History, despite its importance, has already happened. We can talk about it, we can learn from it, but we can’t change it. Our interests in history tend to focus on whatever means something to us on its face. Everyone likes the Revolutionary War because it was a war for freedom—and freedom is a popular thing. The history of science has fewer fans—science is a forbidding enough topic without the addition of dry old history. Neil DeGrasse Tyson has remarkable success at it—yet he has to leaven it with plenty of the new, the latest things, the wildest new theories, the bleeding-est-edged tech. My point is that you don’t have to stray far from the beaten path of military events and inventions to find areas of history that have no writers, never mind no readers.

It makes sense. History, in a sense, is a playback of the past—put too much detail into it and you end up without enough of a present to do anything but study the past. Plus, history is the history of all—we have enough trouble keeping track of all the details in our own solitary lives. To tell the story of everyone mandates that we speak in mostly general terms—else we reduce history to a series of actuarial tables.

I was equally nonplussed by my parents lack of interest in the classic movies that I watched incessantly on old late-night TV, and later, at the dawn of  cable, on American Movie Classics, followed, finally, by Turner Classic Movies. But those movies were seen by my parents as they were meant to be seen—in a big old movie palace with close-up faces ten feet high. Those stars weren’t legendary to my parents in the same way—they were contemporaries, even if my parents had never left Bayside Heights to mingle with the Hollywood elite.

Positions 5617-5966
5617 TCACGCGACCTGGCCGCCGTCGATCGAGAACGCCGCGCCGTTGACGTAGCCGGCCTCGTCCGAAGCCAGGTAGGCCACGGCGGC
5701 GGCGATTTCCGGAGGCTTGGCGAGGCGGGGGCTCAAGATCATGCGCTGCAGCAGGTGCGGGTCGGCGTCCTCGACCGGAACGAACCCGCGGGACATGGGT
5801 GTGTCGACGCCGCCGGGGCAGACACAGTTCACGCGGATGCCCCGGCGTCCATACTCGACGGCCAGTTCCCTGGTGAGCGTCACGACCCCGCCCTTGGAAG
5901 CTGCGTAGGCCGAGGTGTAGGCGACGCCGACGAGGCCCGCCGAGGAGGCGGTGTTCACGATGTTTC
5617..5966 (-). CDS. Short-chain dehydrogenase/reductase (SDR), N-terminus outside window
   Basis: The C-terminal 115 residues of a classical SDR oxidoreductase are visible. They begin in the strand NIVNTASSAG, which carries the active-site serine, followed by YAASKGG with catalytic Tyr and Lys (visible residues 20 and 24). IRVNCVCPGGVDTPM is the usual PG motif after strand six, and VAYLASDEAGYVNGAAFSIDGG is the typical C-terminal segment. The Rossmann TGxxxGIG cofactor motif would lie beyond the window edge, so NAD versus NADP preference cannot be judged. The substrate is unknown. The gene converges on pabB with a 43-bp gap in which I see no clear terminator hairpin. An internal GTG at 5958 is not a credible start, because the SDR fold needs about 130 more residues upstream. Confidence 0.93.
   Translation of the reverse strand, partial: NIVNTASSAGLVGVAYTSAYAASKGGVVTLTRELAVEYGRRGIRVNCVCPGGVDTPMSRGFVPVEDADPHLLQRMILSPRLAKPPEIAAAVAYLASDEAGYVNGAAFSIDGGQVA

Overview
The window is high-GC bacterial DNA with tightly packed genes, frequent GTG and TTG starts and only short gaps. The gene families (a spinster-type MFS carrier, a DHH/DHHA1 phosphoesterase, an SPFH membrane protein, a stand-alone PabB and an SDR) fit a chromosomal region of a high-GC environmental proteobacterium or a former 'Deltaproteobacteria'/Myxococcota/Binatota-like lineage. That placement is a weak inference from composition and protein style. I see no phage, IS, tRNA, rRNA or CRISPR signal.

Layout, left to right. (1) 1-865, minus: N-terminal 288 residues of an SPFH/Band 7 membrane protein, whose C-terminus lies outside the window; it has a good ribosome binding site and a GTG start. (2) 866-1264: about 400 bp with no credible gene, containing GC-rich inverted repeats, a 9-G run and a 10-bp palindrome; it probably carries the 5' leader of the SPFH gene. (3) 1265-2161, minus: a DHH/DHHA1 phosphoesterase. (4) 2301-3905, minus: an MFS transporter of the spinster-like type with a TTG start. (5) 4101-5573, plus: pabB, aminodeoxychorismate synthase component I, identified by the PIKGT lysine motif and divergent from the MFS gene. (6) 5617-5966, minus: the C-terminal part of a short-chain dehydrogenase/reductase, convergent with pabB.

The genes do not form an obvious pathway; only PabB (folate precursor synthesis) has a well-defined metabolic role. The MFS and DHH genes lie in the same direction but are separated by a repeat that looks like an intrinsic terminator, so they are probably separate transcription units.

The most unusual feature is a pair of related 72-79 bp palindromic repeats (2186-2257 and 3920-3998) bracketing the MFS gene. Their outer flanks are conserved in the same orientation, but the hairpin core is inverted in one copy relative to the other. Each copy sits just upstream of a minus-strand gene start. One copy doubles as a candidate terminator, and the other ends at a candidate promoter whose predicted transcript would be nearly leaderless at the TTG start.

More importantly, I have contemporaries of my own, many of whom have no interest in old movies. A taste for cinema isn’t all that common, no matter what generation you’re a part of. There are lots of people who go to the movies—that’s not quite the same thing—in the same way that lots of people listen to and dance to popular music, but have no interest in music in its broader sense.

One piece of music history that has relatively few fans is swing music. It gets by—no genre is completely ignored in this age of media. But being so distinctively antique while lacking the gravitas of classical music—plus being confined to such a tiny slice of the historical timeline—it has a specificity that limits its mass appeal to the occasional cameo in popular culture. I count myself among its adherents, though I don’t pretend to any great learning on the subject—I just like to play it. Don’t get me wrong—I listen to early Sinatra, Billy Holiday, Glenn Miller, Arte Shaw, and lots of others. There’s a sense of power to the percussion in swing music that isn’t exceeded (perhaps couldn’t be exceeded) until the advent of electric instruments and amplifiers.